Instead, they said her diarrhea, vomiting, cramping, iron deficiency and extreme fatigue were more likely caused by the flu, anxiety and even a brain disorder.
Misdiagnoses like Carr's are becoming more common as a disease historically associated with people older than 50 is increasingly affecting a younger population.
While overall rates of colorectal cancer have been dropping since the 1980s, cases in people under age 50 have been slowly, but steadily rising, research has found. The biggest increases come among people in their 40s.
Overall rates have been declining by about 3 percent per year in men and by 2.3 percent per year in women, according to the American Cancer Society. But colorectal cancer rates in people ages 18 to 49 increased 2.1 percent between 1998 and 2007.
While younger patients still make up a sliver of people who get the cancer, researchers and scientists are paying more attention before the problem worsens. It was a topic of discussion at a conference last week for the Colon Cancer Alliance in Baltimore.
Dr. Y. Nancy You, a surgical oncologist from Texas who spoke at the conference, said that most research on colorectal cancer skews toward older people. More wide-scale research on younger people needs to be done to better understand the new patterns of the disease, she said.
"It's hard to know whether the current research is really applicable to the younger population," she said.
Nobody really knows why the cancer is increasing in younger people.
Doctors believe lifestyle — including bad eating habits, lack of exercise and obesity — is part of the problem. Some of the answer probably also lies in genetics and environmental factors, doctors said.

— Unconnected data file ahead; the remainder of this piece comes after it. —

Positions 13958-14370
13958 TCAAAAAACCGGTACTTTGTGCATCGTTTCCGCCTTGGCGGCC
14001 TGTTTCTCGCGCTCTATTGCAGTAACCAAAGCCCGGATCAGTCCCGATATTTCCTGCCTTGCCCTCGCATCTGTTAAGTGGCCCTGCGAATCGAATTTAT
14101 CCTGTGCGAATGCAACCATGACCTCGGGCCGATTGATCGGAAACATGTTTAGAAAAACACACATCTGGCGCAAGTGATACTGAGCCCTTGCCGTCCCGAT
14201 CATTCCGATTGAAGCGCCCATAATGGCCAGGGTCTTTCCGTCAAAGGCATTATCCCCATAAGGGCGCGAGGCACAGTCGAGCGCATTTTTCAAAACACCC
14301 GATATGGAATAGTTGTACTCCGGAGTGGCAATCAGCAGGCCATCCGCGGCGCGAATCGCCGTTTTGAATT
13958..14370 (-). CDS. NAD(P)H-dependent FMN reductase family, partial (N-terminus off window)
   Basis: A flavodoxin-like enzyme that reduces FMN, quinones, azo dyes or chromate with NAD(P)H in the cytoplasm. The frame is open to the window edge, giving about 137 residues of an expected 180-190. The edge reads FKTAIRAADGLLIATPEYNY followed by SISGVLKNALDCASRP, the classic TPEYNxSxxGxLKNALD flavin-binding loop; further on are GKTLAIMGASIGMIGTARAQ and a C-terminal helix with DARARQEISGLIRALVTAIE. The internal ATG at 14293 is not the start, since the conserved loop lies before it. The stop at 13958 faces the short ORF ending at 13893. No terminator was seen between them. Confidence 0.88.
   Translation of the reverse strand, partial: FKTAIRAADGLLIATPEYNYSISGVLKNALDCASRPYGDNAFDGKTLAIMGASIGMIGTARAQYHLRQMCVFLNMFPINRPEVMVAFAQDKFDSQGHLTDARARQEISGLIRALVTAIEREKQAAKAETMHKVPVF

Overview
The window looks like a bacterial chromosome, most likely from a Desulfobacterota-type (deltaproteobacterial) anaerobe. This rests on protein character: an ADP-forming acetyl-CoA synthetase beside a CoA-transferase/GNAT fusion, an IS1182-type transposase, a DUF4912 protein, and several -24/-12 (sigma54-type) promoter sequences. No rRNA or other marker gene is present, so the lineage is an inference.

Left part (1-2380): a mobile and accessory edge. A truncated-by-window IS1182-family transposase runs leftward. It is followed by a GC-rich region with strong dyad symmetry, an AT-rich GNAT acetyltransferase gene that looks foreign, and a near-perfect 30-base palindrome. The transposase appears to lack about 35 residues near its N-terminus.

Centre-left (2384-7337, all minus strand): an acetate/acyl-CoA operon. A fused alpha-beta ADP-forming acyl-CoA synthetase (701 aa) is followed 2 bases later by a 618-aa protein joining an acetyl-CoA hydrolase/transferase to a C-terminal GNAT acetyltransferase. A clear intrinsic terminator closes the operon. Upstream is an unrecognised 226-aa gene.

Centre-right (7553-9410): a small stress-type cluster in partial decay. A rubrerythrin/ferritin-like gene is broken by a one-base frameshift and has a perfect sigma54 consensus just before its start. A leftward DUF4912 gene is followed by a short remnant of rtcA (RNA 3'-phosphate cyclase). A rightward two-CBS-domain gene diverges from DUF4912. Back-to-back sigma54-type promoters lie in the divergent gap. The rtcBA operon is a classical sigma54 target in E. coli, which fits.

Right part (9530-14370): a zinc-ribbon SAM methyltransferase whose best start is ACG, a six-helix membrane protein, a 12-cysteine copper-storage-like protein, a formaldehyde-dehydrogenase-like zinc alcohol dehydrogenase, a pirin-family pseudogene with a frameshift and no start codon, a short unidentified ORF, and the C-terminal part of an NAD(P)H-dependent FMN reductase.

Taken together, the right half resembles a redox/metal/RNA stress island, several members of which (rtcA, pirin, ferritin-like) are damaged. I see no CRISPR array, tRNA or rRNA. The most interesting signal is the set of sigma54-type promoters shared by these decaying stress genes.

Better screening and testing have helped over time to curb the disease, which is the third most commonly diagnosed cancer. Doctors are able to detect and remove polyps, sac-like growths on the colon wall, before they develop into cancer.
But guidelines generally call for screening people older than 50 and suggest younger people get tested only if they are showing signs of cancer and have a family history.
Even when younger patients have signs such as anemia and digestive complaints, doctors are more likely to attribute that to a medical problem other than cancer. Patients themselves may also wait to see a doctor because they might not connect the symptoms to cancer.
"I flip-flopped from doctor to doctor and tried treatment after treatment that would work for six months and then stop," said Eden Stotsky-Himelfarb, a nurse with the gastrointestinal surgical group at Johns Hopkins Hospital. She was diagnosed with stage 3 rectal cancer at age 26, but believes she was misdiagnosed for eight years. Stotsky-Himelfarb said she had a family history of cancer, including a grandfather who had colon cancer, that should have alerted doctors.
Carr is now 51 and cancer-free, but she remembers the frustration of being misdiagnosed. The sales engineer had three-fourths of her colon removed. Like many colorectal cancer survivors, she still deals with bowel problems. She said doctors need to be more aware of the symptoms of the disease and patients should be more proactive as well.
"If patients are showing symptoms, they need to be tested no matter their age," she said.
When it is finally diagnosed, the cancer in younger patients has usually progressed to a more advanced stage, making it more complicated and costly to treat, doctors said.
Dr. Laura Porter was diagnosed with stage 4 cancer at age 43 after experiencing several misdiagnoses. Training to become a doctor at the time, she was forced to drop out of her pediatric residency program after becoming sick. She would suffer two additional reoccurrences after her initial treatment.